Frequently Asked Questions
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Q: What qualifications are acceptable to become a member?
A: A horticultural qualification at Level 2 or above.
The qualification does not have to be focused on garden maintenance but should include plant identification and plant maintenance i.e. pruning or propagation techniques. Your qualification should be complete with a certificate to show you have achieved the qualification you started.
Licenses for pesticides, chainsaw, mower/strimmer use etc alone are not accepted for membership.
Some online courses are not accepted. Design qualifications are accepted if the course includes plant identification and maintenance topics.
Search registered qualifications on the Register of Regulated Qualifications: http://register.ofqual.gov.uk/Qualification
Q: Can I send a photocopy of my certificate?
A: Yes, or you can scan your application and email it to us.
Q: I want to apply as a Consultant. What can I send as evidence of experience?
A: You could send us:
- a copy of an old public liability renewal letter
- a reference from a former employer
- an old certificate of membership for another horticultural group or similar
Q: I can't find my certificates
A: It is important that you keep your certificates safe in case you are asked for them when tendering for a new contract. If you have lost your certificates and you do not want to pay your course provider for a duplicate then you can email them and ask them to confirm by email that you attended and passed the course. We will accept this email from them as evidence of your qualification. Some form of evidence that you have a horticultural qualification is always required before membership is accepted.
Q: Does TGG have a code of conduct?
Q: Will I get lots of new work enquiries?
A: Some members say that nearly all their work comes from us. Others say that they get very little. Typically, members say that they get good quality work. One good customer may recommend you to many other good quality customers. With many registered members, how much work you get may depend on how well you compare to other members in the eyes of the customer. Population density will also affect how many people are looking for local gardeners.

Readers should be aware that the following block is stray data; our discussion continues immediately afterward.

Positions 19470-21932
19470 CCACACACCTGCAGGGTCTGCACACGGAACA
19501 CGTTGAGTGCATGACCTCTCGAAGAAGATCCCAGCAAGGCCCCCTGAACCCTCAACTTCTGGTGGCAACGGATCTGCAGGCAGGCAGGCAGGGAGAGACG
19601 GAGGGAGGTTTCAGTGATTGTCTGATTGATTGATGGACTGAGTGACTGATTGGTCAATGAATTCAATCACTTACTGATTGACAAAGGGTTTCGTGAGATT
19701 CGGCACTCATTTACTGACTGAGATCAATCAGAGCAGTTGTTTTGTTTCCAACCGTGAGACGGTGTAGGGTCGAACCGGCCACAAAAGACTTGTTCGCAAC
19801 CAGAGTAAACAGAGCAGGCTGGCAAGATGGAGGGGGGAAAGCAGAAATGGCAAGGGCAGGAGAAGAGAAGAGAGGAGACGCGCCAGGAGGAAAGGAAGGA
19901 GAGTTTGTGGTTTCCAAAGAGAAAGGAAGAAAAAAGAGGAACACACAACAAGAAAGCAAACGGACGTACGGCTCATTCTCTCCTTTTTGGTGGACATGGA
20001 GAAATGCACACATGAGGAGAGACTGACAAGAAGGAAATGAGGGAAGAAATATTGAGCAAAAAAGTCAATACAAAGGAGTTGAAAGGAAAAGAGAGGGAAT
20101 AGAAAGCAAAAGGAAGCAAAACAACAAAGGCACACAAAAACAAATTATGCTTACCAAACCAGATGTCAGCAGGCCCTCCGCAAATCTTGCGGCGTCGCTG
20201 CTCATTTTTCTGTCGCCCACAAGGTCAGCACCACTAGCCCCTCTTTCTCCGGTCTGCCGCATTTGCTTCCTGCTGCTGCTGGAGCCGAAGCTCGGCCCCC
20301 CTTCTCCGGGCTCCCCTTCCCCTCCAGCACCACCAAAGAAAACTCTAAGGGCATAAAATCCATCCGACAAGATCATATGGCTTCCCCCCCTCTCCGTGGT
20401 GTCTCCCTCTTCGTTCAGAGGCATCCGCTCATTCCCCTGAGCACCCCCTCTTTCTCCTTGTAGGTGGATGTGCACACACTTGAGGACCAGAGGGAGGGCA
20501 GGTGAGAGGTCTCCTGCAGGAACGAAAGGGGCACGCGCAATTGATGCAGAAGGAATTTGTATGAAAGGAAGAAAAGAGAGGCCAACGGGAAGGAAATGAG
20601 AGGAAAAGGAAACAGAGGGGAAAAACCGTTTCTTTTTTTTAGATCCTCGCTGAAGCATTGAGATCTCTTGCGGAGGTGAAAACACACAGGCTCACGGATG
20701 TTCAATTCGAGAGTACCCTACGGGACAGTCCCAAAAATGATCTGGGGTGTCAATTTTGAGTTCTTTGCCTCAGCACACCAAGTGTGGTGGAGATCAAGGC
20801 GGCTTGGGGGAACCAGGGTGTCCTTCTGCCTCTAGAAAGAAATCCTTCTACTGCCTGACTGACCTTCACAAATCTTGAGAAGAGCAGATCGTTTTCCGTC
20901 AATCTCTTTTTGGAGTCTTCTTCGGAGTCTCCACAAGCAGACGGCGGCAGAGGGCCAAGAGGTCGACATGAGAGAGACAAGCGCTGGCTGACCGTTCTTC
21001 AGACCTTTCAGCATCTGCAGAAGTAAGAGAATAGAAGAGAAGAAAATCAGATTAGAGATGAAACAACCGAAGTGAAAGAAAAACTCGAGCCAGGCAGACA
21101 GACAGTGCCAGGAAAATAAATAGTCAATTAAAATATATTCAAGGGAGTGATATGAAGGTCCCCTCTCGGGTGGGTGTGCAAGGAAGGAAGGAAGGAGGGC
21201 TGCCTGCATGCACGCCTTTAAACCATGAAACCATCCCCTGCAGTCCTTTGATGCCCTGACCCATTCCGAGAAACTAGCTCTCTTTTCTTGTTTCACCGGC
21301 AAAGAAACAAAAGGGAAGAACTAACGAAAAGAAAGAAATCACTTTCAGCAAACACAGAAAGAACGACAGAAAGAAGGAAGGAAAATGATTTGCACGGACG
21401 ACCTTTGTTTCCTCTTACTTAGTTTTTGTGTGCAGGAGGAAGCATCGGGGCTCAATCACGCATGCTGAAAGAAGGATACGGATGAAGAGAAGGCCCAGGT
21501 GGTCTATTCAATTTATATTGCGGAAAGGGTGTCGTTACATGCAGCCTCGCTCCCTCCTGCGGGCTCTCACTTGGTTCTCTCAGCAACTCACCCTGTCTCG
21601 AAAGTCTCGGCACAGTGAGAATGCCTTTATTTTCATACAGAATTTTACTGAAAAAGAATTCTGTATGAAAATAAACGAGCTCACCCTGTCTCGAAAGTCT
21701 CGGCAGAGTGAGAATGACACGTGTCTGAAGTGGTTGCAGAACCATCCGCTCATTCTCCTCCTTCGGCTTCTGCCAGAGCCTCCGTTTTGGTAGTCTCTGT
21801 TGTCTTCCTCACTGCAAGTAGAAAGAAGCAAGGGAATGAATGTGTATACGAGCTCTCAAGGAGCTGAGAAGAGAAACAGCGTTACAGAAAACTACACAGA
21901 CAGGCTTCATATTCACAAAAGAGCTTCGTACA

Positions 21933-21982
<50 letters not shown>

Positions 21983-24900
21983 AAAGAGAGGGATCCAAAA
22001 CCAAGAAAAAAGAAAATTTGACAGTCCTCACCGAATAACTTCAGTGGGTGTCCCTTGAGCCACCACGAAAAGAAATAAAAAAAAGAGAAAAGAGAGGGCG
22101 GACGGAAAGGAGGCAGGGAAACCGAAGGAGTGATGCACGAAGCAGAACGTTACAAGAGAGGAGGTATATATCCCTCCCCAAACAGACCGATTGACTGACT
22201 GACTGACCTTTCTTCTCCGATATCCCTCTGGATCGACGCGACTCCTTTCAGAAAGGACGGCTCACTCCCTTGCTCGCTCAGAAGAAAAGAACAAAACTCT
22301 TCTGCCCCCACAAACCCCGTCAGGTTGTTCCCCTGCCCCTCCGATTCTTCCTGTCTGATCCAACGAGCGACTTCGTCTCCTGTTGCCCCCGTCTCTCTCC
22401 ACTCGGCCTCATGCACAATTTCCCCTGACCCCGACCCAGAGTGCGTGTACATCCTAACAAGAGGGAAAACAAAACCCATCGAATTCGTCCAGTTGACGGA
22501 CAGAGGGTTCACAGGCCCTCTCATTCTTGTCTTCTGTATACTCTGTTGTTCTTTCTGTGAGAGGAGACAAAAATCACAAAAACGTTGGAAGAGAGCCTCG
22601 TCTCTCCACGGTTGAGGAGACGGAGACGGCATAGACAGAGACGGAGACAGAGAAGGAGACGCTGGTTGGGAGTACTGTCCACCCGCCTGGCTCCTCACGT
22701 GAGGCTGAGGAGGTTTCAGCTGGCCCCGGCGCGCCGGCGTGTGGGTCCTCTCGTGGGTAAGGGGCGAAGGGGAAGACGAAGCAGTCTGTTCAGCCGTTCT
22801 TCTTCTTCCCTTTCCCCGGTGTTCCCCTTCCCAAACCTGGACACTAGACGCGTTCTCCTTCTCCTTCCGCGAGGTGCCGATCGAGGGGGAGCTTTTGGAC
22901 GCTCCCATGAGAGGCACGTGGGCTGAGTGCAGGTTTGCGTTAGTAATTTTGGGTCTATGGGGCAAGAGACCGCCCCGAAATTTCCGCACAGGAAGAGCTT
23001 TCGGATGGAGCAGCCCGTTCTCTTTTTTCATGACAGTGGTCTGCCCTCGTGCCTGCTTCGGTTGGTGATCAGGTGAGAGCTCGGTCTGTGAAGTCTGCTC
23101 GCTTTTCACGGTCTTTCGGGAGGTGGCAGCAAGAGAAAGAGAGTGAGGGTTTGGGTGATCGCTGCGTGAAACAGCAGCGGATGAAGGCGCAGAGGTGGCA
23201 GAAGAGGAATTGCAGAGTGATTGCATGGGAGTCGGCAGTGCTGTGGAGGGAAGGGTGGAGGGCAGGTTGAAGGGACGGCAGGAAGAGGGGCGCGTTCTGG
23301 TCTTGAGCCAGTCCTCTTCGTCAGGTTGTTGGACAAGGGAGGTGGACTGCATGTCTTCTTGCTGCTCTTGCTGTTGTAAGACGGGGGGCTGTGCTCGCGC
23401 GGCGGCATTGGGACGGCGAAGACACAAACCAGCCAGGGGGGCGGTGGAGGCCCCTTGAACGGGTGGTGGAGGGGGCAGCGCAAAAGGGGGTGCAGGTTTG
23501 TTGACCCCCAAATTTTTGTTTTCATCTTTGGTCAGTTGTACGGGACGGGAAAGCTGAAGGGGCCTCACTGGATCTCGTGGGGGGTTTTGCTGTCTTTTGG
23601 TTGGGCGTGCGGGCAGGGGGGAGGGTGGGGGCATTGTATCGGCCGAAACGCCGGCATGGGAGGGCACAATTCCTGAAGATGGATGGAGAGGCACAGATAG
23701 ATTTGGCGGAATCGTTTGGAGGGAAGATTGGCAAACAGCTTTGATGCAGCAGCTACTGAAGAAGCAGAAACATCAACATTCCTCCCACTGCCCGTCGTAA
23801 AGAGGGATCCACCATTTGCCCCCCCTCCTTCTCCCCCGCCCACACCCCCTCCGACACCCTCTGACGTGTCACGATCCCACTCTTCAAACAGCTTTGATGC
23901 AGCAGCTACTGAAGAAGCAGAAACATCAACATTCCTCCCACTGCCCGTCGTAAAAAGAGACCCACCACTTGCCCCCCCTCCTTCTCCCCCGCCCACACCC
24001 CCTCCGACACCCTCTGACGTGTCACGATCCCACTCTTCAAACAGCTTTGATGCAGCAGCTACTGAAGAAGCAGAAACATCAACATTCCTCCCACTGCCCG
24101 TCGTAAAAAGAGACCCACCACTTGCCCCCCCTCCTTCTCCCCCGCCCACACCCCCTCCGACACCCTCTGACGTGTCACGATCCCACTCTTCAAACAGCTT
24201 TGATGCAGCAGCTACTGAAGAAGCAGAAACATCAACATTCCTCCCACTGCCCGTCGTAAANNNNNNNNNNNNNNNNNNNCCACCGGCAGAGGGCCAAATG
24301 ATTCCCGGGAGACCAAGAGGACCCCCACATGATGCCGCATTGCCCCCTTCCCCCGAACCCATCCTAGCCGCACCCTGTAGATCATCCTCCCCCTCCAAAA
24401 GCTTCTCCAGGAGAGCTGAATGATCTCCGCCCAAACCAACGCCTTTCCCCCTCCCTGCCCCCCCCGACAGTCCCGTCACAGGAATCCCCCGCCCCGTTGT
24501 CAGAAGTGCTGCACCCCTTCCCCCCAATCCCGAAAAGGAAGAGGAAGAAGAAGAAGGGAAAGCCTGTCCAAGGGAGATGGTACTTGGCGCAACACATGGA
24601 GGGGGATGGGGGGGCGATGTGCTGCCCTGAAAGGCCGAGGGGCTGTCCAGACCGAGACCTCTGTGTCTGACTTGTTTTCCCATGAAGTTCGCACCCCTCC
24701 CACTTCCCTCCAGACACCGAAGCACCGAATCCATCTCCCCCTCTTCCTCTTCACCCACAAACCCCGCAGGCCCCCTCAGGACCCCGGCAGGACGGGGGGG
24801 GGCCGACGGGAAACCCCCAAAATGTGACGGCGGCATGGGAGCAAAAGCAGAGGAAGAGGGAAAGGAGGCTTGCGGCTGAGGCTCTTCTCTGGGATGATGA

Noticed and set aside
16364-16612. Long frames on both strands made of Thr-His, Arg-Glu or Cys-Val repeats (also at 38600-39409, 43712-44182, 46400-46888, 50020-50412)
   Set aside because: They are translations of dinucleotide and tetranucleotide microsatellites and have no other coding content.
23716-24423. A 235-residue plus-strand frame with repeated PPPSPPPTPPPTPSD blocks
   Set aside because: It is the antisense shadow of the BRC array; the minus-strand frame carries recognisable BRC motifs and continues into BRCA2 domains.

Q: If I join as a Consultant Member, will I get lots of consultancy work enquiries?
A: We hope so but, in reality, how many people are online looking for
consultants? We suspect very few. However, those looking for a gardener in
the Member Register will see the Consultant section and at least understand
the difference - maybe resulting in work.
That said, as a result of membership, our members have had opportunities to present for SKY TV, have regular presenting work on ITV garden features, be paid to provide gardening tools as props for a film production and been invited to be a guest panelist on county radio gardening segments to name just a few. These opportunities are not common but can lead to other similar work and useful contacts. Consultant members will be given priority for this type of enquiry as we will know they are actively looking for this kind of work.
We expect consultant members to create work opportunities through blogging, training, coaching, supporting contractors etc - the Consultant category is designed to support that activity by distinguishing contracting work from consultancy work.
Q: Will I have letters after my name?
A: Traditionally, it is often Institutes that give letters of designation
when you join. The primary purpose of this honorific is to create a measure
of comparibility between members who all have different levels of
experience, qualifications and work in different sectors of the industry.
However, the public rarely know what these letters mean. In a similar way,
affinity groups may also issue letters designate to indicate your level of
Many members are qualified to degree level and this grants them use of letters designate for their qualification. Other qualifications can be shortened and added after your name to indcate the level of your training e.g. RHS Dip.Hort. (Royal Horticultural Society Diploma in Hoticulture). There is no law about what you write after your name for marketing purposes provided it is not misleading.
However, remember that many of your customers have worked very hard to have the right to use letters designate - doctors, judges, scientists etc. While it can be good to promote your qualifications and memberships, having too many letters designate could give a negative impression - especially if you use the same qualifications and experience to gain multiple letters designate from multiple organisations.
As a result, we recommend that members either join an institute, summarise their qualifications or simply abbreviate their memberships - whichever is most relevant.
All TGG members are Registered Members because we have a specific entry criteria and accepted members can be found in our online Member Register. Consultant members may use the abbreviation of CMTGG after their name to indicate that they are consultant members who have additional entry criteria and to remind their customers that consultancy and contracting are different services. However, as the public are unlikley to understand what the letters mean we think that, space allowing, it is better to state in full text that you are a Consultant Member of The Gardeners Guild or Registered Member of The Gardeners Guild (for contractors).